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|( 1790s: ) 1799|
- January 9 – British Prime Minister William Pitt the Younger introduces an income tax of two shillings to the pound, to raise funds for Great Britain's war effort in the Napoleonic Wars.
- January 17 – Maltese patriot Dun Mikiel Xerri, along with a number of other patriots, is executed.
- January 21 – The Parthenopean Republic is established in Naples by French General Jean Étienne Championnet; King Ferdinand I of the Two Sicilies flees.
- March 7 – Siege of Jaffa: Napoleon captures Jaffa, Palestine, and his troops proceed to kill more than 2,000 Albanian captives.
- May 4 – Battle of Seringapatam: Tipu Sultan is defeated and killed by the British; the captivity of Mangalorean Catholics at Seringapatam ends.
- May 21 – The Siege of Acre ends after two months; Napoleon's attempt to widen his Middle Eastern campaign into Syria is frustrated by Ottoman forces, and he withdraws to Egypt.
- June 13 – Ferdinand I of the Two Sicilies is restored to his kingdom following the collapse of the Parthenopean Republic.
- July 12 – Ranjit Singh captures Lahore from the Bhangi Misl, a key step in establishing the Sikh Empire, and becoming Maharaja of the Punjab.
- July 25 – At Aboukir, Egypt, Napoleon defeats 10,000 Ottoman Mamluk troops under Mustafa Pasha.
- August 29 – Pope Pius VI, at the time the longest reigning Pontiff of the Roman Catholic Church, dies as a prisoner of war in the citadel of the French city of Valence, after 24½ years of rule.
- September 23 – Frederick North, 5th Earl of Guilford, the Governor of British Ceylon (now Sri Lanka, issues a proclamation declaring that the laws of the Netherlands for the conquered Dutch Ceylon shall be enforced until superseded by new laws.
- September 29 – the Second Roman Republic, a puppet state formed by the French Army after their dissolution of the Papal States and the occupation of Rome, is dissolved 19 months after its creation on February 15, 1798.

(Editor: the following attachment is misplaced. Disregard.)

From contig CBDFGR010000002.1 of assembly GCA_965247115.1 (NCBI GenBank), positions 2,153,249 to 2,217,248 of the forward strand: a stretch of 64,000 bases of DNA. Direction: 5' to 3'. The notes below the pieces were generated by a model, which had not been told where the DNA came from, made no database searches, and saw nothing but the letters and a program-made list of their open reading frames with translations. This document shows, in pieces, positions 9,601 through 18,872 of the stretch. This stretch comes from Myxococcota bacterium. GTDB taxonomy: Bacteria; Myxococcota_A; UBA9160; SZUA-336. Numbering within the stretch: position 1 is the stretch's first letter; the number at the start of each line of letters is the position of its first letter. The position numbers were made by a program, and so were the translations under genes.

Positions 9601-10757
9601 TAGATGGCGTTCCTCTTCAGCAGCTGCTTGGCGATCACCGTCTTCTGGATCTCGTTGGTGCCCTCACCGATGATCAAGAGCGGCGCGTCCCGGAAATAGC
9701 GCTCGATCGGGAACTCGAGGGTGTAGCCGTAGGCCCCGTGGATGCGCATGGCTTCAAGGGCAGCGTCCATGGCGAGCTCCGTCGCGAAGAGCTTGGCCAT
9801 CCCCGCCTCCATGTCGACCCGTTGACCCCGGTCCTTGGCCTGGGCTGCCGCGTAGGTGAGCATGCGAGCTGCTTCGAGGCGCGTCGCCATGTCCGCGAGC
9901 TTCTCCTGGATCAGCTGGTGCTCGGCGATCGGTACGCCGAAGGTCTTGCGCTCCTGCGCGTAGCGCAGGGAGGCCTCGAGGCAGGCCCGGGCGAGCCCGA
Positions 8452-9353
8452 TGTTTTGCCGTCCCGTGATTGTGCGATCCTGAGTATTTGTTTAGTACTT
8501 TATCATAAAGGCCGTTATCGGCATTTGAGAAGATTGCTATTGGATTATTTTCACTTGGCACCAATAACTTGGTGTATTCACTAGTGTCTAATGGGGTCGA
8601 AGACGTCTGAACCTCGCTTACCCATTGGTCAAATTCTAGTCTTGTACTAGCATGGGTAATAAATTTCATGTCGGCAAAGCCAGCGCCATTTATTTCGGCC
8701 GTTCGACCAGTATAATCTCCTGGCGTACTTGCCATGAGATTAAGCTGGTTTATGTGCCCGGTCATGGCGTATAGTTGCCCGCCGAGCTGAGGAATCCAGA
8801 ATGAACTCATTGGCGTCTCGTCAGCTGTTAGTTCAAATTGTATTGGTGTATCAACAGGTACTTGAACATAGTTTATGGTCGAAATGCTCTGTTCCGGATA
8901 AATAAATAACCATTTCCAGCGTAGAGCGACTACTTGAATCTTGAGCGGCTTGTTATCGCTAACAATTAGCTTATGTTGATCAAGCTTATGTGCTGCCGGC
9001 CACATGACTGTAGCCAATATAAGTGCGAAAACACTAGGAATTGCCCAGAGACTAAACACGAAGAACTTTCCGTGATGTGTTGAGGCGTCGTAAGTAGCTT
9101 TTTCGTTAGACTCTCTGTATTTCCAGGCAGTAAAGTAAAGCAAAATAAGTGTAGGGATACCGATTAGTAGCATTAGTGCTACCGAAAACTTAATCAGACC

- October 16 – Action of 16 October 1799: A Spanish treasure convoy worth more than £54,000,000 is captured by the British Royal Navy off Vigo.
- November 9 (Coup of 18 Brumaire) – Napoleon overthrows the French Directory in a coup d'état, which ends the French Revolution.
- November 10 (19 Brumaire) – A remnant of the Council of Ancients in France abolishes the Constitution of the Year III, and ordains the French Consulate with Napoleon as First Consul, with the Constitution of the Year VIII.
- December 10 – France adopts the metre as its official unit of length.
- December 14 – George Washington, first President of the United States, dies at Mount Vernon, Virginia, aged 67.
- December 31 – The Dutch East India Company's charter is allowed to expire by the Batavian Republic.
- The Place Royale in Paris is renamed Place des Vosges, when the Department of Vosges becomes the first to pay new Revolutionary taxes.
- Eli Whitney, holding a 1798 United States government contract for the manufacture of muskets, is introduced by Oliver Wolcott, Jr. to the concept of interchangeable parts, an origin of the American system of manufacturing.<ref>Woodbury, Robert S. (1960). "The Legend of Eli Whitney and Interchangeable Parts"</ref
|French Revolution||5 May 1789||9 November 1799||Often cited event in world history that has an even more brutal side to it than is usually discussed.|
|Title||Born||Died||Place of death||Summary|
|George Washington||22 February 1732||14 December 1799||Virginia|
|Title||Born||Place of birth||Died|
|Edward Smith-Stanley||29 March 1799||Knowsley Park|
|23 October 1869|
- adaraja, T. (1972). The Legal System of Ceylon in Its Historical Setting. E. J. Brill. p. 181.
- Formica, Marina (2004). "The Protagonists and the Principal Phases of the Roman Republic of 1798 to 1799". In Burton, Deborah; et al. (eds.). Tosca's Prism: Three Moments of Western Cultural History. Northeastern University Press. p. 67